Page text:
I’m Just Mad About Saffron….

Mind the GapAnd saffron’s mad about cancer. That’s right, the mellow yellow spice famous for its golden yellow color and earthy flavor has been shown to halt liver cancer progression in mice.

The recent study, published in the September issue of Hepatology, set out to test whether different doses of saffron could impact liver cancer. Using a well-established mouse mode for the disease (diethylnitrosamine and 2-acetylaminofluorene administration) the authors showed that at the highest dose of saffron mice showed no evidence of tumor formation, whereas 75% of the control mice developed liver nodules.

Amr Amin and his pals at the United Arab Emirates University in Al-Ain took a closer look at the molecular biology underlying this dramatic effect and found that saffron was preventing a cell proliferation gene, Ki-67, from going haywire. In addition, they noticed an increase in superoxide dismutase expression, an antioxidant enzyme responsible for neutralizing the reactive oxygen species superoxide. These observations fit nicely with previously known data regarding the detrimental effects of elevated Ki-67 and oxidative stress in cancer.

Cool! A cure for cancer?


Crocus sativus. Note the thin cures for cancer in red.

Probably not. Saffron is easily the most expensive spice on the market (around $73 an ounce) and as such doesn’t represent a viable treatment option. It’s also not all that easy to produce (which obviously contributes to the high price) as the crocus plant that develops these bright red stigma, Crocus sativus, is an artificially bred triploid cultivar that struggles with meiosis. What??? Basically it is a sterile plant, and as such the only way the plant can be farmed is through manual separation and replanting of its corms (bulb-like roots).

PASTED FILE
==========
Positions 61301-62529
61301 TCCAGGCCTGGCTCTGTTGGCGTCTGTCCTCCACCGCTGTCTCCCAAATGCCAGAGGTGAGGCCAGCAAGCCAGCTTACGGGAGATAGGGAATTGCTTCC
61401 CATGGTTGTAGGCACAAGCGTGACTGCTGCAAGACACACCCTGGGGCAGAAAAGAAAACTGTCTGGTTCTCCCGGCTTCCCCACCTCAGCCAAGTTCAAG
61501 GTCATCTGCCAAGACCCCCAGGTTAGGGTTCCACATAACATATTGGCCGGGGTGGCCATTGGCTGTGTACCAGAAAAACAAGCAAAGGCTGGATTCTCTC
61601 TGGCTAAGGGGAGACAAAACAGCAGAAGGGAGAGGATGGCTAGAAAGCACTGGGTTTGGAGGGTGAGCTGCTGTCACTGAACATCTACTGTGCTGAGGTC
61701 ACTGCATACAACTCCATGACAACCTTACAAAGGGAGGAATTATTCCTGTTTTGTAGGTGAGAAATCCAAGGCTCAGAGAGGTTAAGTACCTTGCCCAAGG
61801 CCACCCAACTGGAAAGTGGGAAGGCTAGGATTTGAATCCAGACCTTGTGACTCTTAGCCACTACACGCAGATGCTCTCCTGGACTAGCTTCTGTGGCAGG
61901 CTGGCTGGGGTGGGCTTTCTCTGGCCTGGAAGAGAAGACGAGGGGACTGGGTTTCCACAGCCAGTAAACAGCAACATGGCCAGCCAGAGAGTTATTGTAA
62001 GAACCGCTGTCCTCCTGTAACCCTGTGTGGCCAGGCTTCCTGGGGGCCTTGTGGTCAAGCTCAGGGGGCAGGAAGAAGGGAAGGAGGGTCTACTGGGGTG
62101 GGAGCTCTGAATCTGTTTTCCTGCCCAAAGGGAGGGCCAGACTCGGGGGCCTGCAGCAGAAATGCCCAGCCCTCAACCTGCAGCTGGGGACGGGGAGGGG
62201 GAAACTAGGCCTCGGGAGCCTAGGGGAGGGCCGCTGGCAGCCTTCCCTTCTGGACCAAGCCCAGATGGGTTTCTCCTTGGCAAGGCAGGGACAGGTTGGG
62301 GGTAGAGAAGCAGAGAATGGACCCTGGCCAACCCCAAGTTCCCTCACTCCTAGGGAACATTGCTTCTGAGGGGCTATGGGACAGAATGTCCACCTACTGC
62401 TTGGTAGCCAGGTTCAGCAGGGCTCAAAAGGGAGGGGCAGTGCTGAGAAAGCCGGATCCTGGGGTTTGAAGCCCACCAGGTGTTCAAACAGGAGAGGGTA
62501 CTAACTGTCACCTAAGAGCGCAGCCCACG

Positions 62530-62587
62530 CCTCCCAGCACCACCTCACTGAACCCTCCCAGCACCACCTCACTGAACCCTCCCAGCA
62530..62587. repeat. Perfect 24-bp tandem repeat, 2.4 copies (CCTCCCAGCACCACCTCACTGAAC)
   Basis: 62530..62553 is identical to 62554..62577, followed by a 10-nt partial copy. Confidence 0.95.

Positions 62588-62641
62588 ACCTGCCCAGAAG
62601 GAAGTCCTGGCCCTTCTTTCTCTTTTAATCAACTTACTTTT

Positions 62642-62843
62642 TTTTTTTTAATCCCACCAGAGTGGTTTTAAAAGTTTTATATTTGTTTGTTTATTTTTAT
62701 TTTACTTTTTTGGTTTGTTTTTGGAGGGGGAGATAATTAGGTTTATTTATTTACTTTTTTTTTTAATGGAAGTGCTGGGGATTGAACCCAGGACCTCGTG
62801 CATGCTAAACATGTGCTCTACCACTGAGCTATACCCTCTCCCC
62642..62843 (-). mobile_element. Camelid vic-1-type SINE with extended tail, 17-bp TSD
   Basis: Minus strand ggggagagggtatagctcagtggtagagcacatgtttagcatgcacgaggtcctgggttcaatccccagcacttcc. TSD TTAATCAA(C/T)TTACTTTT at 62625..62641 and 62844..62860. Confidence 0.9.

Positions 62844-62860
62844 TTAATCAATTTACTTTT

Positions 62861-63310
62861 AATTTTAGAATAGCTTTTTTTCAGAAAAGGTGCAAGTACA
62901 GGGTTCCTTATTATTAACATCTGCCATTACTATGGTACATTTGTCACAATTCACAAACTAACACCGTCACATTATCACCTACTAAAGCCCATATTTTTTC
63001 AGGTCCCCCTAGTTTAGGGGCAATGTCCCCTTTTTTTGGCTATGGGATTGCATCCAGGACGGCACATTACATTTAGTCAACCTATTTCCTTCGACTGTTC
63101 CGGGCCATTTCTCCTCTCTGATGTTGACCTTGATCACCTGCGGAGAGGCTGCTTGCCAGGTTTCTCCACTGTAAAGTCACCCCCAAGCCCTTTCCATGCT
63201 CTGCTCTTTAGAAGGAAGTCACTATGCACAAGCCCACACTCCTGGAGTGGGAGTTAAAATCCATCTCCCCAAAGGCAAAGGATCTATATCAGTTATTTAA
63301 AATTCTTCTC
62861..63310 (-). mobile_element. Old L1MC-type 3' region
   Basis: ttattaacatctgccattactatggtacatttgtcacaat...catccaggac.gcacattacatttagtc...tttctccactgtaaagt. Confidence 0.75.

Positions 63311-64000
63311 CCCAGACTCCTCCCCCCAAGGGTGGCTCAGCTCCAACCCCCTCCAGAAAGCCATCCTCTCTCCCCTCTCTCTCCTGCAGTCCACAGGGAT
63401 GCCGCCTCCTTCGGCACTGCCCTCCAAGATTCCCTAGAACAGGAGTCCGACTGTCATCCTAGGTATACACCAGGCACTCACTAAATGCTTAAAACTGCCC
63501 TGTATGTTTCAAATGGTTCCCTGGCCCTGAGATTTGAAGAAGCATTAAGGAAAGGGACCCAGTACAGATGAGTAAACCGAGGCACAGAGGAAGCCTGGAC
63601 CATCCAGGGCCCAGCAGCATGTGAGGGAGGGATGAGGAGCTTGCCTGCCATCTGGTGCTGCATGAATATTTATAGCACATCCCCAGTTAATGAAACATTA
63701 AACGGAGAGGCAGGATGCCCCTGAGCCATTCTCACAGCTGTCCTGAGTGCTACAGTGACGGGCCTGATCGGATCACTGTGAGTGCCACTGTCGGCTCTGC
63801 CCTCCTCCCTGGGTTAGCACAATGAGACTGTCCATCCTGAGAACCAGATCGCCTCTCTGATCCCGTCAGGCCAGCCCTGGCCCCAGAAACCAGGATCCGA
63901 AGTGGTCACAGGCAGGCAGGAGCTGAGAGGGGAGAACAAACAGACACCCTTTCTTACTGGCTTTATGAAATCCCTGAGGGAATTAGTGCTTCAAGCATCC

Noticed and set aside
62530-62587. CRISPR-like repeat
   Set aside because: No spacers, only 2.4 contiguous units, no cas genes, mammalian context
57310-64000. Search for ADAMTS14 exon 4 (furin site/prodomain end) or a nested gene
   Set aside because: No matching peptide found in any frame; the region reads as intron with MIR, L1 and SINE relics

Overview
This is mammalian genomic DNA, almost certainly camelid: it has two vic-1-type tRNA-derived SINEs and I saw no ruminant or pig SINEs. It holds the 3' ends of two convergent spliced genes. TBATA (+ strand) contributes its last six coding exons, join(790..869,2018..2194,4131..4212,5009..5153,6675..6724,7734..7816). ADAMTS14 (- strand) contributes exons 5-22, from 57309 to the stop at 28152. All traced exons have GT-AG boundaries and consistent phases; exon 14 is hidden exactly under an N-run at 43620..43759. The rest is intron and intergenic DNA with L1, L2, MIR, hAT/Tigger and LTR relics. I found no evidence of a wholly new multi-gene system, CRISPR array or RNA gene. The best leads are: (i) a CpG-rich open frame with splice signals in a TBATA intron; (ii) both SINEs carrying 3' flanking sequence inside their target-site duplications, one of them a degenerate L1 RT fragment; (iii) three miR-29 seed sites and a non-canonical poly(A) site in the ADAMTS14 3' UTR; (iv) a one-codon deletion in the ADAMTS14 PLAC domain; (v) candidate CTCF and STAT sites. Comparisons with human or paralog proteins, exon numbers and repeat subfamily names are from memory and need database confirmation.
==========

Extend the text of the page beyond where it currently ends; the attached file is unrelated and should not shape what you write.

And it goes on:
But what if we could artificially engineer the specific compound in saffron that is effective at halting tumor growth?

Yeah… that’s probably going to be tricky. First of all, saffron is a complex mixture of over 150 volatile compounds that give it its unique flavor and aroma, as well a bunch of non-volatiles, such as bright red crocins and carotenoids. Teasing apart which of these, or even more daunting, which combination of these, gives the desired anti-cancer effect will be no small feat.

But, plants have long been a lucrative source of lead compounds in drug development. Some notable examples include the derivation of local anesthetics from cocaine, and the cancer treatment paclitaxel (Taxol) from the Yew tree. In fact, ethnobotanists (researchers focused on understanding cultural relationships between plants and human beings) often specialize in finding and analyzing plants that have been used medicinally for centuries.

It’s not obvious to me how high the saffron dose had to be to have this cancer-protective effect in mice, or if there were any adverse side effects (a yellowing of the fur, perhaps). However, Amin et al plan on testing the spice in human liver cancer patients in the near future, so the dose/hair color effects can’t have been that serious.


Katie PrattKatie Pratt is a graduate student in Molecular Biology at Brown University. She has a passion for science communication, and in an attempt to bring hardcore biology and medicine to everyone, she blogs jargon-free at www.katiephd.com. Follow her escapades in the lab and online on Twitter.



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Miss a previous edition of Mind the Gap? Shame on you! Don’t worry – we’ve got you covered:

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5 comments so far. Join The Discussion

  1. Ruben C

    wrote on October 13, 2011 at 2:20 pm

    TNFα Receptor

  2. Ruben C

    wrote on October 13, 2011 at 2:22 pm

    nuclear factor-kappa B p-65 – maybe this one is the right one

  3. T. Srinath

    wrote on October 13, 2011 at 2:25 pm

    Cell proliferation gene kept under check by saffron is Ki-67.

  4. [email protected]

    wrote on October 13, 2011 at 2:28 pm

    That's it- we've got a winner!

  5. T. Srinath

    wrote on October 13, 2011 at 2:34 pm

    wow! joined in little late but still got it right!!! I am elated.

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